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It is true Pakistan has opened its doors to over 85% of items to be exported from India but it still does not permit 1,209 items, which includes automobiles, many pharmaceutical products, agricultural produce and textile items like polyester
When the new government is formed, in about two weeks' time, one of the most important foreign policy announcement would relate to India's relations with neighbours, the South Asian Association for Regional Cooperation (SAARC) group, and the world powers at large. There is no doubt that the new government would like to extend its hand of friendship and understanding with all the countries, with particular reference to Pakistan and China on one hand, and the rest on the other.
In the last few months, we have senior ministers from Pakistan coming to India and talks have been going on at various levels, soon after Nawaz Sharif took over as Prime Minister. One of the earliest of his acts was the proposal to obtain electricity supplies from India, through our transmission towers linked to theirs. After initial enthusiasm, a Pakistani delegation was to arrive and finalize the deal. They never came, having called off the visit at short notice.
Soon thereafter, the Commerce Minister turned up. Khurram Dastgir Khan, while attending the SAARC meeting, stated that "market access is more important than MFN (most favoured nation) and said this would take some more time". Nothing really happened after that.
Now, the Pakistani High Commissioner, Abdul Basit, in an interaction with women journalists, has expressed hope that the new government would help to establish a conflict-free relation with Pakistan; "we would like to have peace through dialogue and engagement." He is reported to have said: "it takes two to Tango!". Earlier, Nawaz Sharif's government was keen to focus on regional security without which development was not possible in the area.
While talking to the journalists, Abdul Basit once again called for India to reduce subidies on some items of export interest to Pakistan, and has reiterated his hope that the new government at the Centre would do so, as this will enable Pakistan to permit import of all items from India.
Last year, Islamabad had "promised" to do away with all import bans by 31 December 2013. it had also promised to allow trade of all products through the land route instead of expensive sea-route. Neither of these happened. However, early this year, both countries had agreed on an arrangement under which India would reduce subsidy on items that can be exported by Pakistan but could not be implemented as the model code of conduct came to play, according to Abdul Basit. Therefore, the whole issue has to be revisited once the new government is in place.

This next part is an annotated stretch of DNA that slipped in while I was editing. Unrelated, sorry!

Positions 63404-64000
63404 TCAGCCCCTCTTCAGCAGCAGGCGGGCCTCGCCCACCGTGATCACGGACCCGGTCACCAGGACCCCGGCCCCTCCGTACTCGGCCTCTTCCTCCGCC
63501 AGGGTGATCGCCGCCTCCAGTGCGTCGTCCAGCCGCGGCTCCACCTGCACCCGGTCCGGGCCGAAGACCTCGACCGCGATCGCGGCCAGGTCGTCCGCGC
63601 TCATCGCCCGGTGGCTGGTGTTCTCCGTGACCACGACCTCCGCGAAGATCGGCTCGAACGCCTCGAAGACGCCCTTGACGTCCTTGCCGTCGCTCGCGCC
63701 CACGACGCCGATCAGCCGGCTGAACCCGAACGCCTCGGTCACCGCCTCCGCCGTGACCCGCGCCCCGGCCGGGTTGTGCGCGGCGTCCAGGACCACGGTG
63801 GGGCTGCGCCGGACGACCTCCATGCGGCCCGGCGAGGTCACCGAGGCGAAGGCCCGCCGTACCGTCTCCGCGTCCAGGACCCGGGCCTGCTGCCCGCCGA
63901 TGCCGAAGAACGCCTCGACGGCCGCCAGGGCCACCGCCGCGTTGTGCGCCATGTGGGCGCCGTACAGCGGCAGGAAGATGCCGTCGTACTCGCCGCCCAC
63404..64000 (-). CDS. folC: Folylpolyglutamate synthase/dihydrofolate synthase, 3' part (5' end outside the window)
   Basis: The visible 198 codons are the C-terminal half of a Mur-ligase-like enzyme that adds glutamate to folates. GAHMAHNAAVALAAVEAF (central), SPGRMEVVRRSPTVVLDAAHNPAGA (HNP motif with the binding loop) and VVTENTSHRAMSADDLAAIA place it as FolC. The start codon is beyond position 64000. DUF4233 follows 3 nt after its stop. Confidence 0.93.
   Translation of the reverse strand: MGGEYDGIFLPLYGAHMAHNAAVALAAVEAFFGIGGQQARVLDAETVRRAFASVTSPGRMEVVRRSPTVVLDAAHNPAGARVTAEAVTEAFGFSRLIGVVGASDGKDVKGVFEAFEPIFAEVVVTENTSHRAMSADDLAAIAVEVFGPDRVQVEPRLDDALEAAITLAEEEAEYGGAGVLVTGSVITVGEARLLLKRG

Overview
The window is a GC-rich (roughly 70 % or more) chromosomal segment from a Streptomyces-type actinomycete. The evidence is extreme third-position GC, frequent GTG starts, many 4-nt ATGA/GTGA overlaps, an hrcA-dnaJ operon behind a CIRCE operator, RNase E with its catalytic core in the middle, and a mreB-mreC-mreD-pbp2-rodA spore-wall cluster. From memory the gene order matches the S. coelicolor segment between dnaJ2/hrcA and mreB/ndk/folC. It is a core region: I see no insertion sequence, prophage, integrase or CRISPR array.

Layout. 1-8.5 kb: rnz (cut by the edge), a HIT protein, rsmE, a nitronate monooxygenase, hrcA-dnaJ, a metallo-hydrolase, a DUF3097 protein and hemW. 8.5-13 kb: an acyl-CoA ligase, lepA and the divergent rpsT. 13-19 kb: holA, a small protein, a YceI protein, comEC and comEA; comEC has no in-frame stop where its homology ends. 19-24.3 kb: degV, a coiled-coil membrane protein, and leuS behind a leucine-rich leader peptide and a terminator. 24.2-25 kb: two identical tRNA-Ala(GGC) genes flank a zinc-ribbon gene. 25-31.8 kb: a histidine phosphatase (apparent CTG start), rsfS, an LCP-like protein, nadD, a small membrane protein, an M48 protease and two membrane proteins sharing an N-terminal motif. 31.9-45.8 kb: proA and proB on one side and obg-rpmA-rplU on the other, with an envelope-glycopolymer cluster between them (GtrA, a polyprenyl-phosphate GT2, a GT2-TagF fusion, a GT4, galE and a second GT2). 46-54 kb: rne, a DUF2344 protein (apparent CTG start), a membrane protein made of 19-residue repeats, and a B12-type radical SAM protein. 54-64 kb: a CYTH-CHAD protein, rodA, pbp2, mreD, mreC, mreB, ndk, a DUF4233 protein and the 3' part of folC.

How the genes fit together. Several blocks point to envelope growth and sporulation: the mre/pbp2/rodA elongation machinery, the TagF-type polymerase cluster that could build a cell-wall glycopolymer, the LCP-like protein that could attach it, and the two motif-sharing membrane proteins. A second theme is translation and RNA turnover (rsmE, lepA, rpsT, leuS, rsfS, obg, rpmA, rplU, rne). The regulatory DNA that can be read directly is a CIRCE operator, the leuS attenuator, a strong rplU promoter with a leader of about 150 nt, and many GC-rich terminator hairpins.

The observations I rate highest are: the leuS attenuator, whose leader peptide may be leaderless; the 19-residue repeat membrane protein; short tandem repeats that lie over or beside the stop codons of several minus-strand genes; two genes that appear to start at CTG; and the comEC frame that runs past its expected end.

New Delhi, on the other hand, has been demanding non-discriminatory market access, which basically means all Indian items to be sold in Pakistan. This is the key condition that New Delhi has laid down before Islamabad for restarting bilateral trade dialogue. It is hoped that the new Government would reiterate the stand taken earlier.
It is true Pakistan has opened its doors to over 85% of items to be exported from India but it still does not permit 1,209 items, which includes automobiles, many pharmaceutical products, agricultural produce, textile items like polyester.
These trade issues can and should be again discussed on a priority basis and should be settled within a time frame set mutually by both sides. However, there are a few important issues that also needs to be tackled with the Pakistani government, that covers the following:
a) acceptance and firm commitment by Pakistan to stop minting and smuggling counterfeit Indian currency through various channels. There is enough forensic proof that can be provided to Pakistani government itself; if not to a third party like the World bank or International Court at the Hague. Indian economy is being ruined by these fake notes, which were initially in Rs500 and Rs1,000 in denominations. Now, these are being made in smaller denominations, such as Rs5, Rs10, Rs20, Rs50 and Rs100 and the grass root population being hurt. This must stop at all costs.
b) if land border has to be opened fully, India needs to install advanced x-ray equipment to prevent currency and drug smuggling which are going on with impunity
c) if one has to assume that LOC (line of control) is actually manned by Pakistani Army personnel, how come the so-called Jehadis escape their detection and creep into India to create terrorist activities?
We had enough of talks and assurances. It's time that the new government takes firm steps to extend the hand of friendship for Pakistani people and reiterate their willingness to go the extra mile, but their government needs to fix these issues immediately.